Mix 10 Impressions – Keynote Day 2

I got to the Keynote session 15 minutes early today to get a front seat. 10 minutes before the start, the announcer introduces Nick Kamuda who comes out and starts painting on a touch screen monitor using an application called GustavPaint. Using a brush to make lines, his left hand to rotate the canvas, and his right fingers to smudge the paint, he paints in a very natural form - just like an artist with an easel.

Here are some pictures of what he was drawing. It was cool to watch him painting with both hands on the screen while upbeat music was playing. You had to be there.


The Keynote officially started with Dean Hachamovitch, a General Manager at Microsoft, talking about the new features and improvements of Internet Explorer 9. First, he poked fun at IE 6, saying they held a funeral for it, but the IE 9 team did not show up. I thought it was funny because when I am not cursing IE 6, I am laughing at it.

The main features of IE 9 are JavaScript performance improvements and hardware acceleration for rendering HTML and SVG. There were a number of side-by-side demos with IE 9, Firefox, and Chrome. Of course, in all of the use cases presented, IE 9 outperformed the other browsers by a wide margin when rendering graphically intensive HTML 5 and SVG markup.

Next up was Scott Guthrie who talked about some of the improvements and new features of Visual Studio 2010. I must say that many of the features are cool in concept, but I would never use them. One such feature is the ability to use a rectangle to select a vertical area of text and then apply a bulk change to the selection. Not terribly useful, but it demos well.

Support for multiple monitors is a very nice new feature. By simply dragging a tab window out of the IDE, it can be docked to another monitor without opening two instances of Visual Studio.

My favorite new feature by far is the “Navigate To” dialog. It is just like the Resource Finder in Eclipse. The keyboard shortcut is CTRL + ,. That’s Control plus Comma. J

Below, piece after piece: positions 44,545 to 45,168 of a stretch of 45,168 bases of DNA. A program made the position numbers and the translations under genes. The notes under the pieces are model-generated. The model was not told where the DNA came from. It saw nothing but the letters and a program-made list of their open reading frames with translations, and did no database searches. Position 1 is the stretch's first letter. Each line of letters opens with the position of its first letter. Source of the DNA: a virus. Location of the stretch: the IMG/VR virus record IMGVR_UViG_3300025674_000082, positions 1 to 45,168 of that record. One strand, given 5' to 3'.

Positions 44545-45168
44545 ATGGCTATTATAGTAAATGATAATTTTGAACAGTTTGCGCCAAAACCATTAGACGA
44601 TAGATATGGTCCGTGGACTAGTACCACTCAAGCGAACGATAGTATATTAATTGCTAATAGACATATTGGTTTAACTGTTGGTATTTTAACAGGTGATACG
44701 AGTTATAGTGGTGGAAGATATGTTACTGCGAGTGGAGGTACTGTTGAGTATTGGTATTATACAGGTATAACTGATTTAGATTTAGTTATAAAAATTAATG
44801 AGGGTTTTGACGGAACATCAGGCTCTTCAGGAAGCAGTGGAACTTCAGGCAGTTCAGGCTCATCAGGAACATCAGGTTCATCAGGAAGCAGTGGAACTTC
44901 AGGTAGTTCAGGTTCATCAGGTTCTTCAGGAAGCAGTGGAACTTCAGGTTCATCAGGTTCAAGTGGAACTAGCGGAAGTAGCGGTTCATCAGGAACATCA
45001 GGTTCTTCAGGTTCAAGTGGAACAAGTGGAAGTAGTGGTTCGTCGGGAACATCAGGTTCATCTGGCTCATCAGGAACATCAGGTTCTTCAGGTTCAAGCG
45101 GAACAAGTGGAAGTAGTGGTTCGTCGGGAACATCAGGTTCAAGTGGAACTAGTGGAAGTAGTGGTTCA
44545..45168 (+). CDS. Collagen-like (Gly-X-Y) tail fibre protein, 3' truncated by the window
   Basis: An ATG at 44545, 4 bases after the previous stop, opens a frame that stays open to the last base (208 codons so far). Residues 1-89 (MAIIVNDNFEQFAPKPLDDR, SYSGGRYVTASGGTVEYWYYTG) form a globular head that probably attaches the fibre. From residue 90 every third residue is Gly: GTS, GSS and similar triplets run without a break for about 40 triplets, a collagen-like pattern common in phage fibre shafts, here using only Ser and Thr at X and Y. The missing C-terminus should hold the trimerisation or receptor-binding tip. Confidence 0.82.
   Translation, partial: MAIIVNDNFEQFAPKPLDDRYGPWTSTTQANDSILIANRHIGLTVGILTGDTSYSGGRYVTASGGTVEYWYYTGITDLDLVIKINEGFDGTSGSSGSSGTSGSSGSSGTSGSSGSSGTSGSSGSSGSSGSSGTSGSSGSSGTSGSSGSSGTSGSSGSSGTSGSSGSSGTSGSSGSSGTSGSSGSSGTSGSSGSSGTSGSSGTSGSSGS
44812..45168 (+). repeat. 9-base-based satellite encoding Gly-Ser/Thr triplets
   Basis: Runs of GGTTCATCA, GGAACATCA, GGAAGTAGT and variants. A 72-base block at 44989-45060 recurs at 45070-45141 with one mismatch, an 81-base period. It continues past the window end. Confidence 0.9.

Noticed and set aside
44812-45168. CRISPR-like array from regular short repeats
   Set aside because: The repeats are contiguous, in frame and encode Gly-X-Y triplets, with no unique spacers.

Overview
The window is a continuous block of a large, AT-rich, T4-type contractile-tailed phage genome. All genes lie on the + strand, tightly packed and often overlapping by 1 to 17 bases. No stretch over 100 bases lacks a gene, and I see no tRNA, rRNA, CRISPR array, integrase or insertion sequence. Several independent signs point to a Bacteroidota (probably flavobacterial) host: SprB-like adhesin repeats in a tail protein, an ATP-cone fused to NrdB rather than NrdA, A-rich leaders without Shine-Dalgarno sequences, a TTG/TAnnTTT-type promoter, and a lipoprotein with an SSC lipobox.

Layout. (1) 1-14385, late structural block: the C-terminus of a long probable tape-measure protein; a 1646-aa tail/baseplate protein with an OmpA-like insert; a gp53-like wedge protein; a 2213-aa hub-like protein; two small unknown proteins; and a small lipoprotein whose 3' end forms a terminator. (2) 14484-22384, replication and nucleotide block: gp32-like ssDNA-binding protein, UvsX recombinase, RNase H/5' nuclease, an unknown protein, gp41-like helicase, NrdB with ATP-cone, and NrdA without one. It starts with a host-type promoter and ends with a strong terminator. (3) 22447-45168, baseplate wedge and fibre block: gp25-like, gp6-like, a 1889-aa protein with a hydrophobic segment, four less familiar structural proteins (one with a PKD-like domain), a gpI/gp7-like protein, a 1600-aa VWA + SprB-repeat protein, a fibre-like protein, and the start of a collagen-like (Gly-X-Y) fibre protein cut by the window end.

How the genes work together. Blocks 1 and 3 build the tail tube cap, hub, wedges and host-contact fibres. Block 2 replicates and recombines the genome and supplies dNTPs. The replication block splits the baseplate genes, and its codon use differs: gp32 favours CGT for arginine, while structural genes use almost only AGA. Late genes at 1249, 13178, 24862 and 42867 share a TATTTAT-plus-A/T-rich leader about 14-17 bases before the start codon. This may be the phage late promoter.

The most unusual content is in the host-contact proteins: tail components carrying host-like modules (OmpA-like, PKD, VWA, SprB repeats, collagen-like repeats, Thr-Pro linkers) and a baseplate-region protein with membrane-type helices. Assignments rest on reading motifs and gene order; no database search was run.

Another useful feature is support for multiple configuration files per project. That is great because when deploying updates to some applications, the final step is to copy the correct configuration file for the environment. Now that step can be automated for us depending on the target deployment environment.

Scott Gu talked about VS integration with jQuery, and to underscore his statement, John Resig, the creator of jQuery walked out on stage. Apparently, Microsoft is making contributions to the open source jQuery project. What could that mean? Overall, I take it as a good thing.

Doug Purdy talked about the new Microsoft Open Data Protocol (ODATA).ODATA is a means of querying data via URI queries. The resulting data sets are expressed in either XML or JSON, so it is interoperable with any platform. This technology definitely has merit. The discussion of ODATA was concluded with a demo of a windows phone application that combined 4 different ODATA sources into a single application. The application was a movie finder that allowed lookup by UPC or title, and was able to display theatres and show times.

The Keynote concluded with a real computer scientist rambling about this and that – in the way that only true scientists can ramble. I did not catch his name, but he was a great speaker – very engaging and mentally stimulating. Nick Kamuda came back out and was back to finish his painting as well.

I really must thank Microsoft for putting on such a great conference. J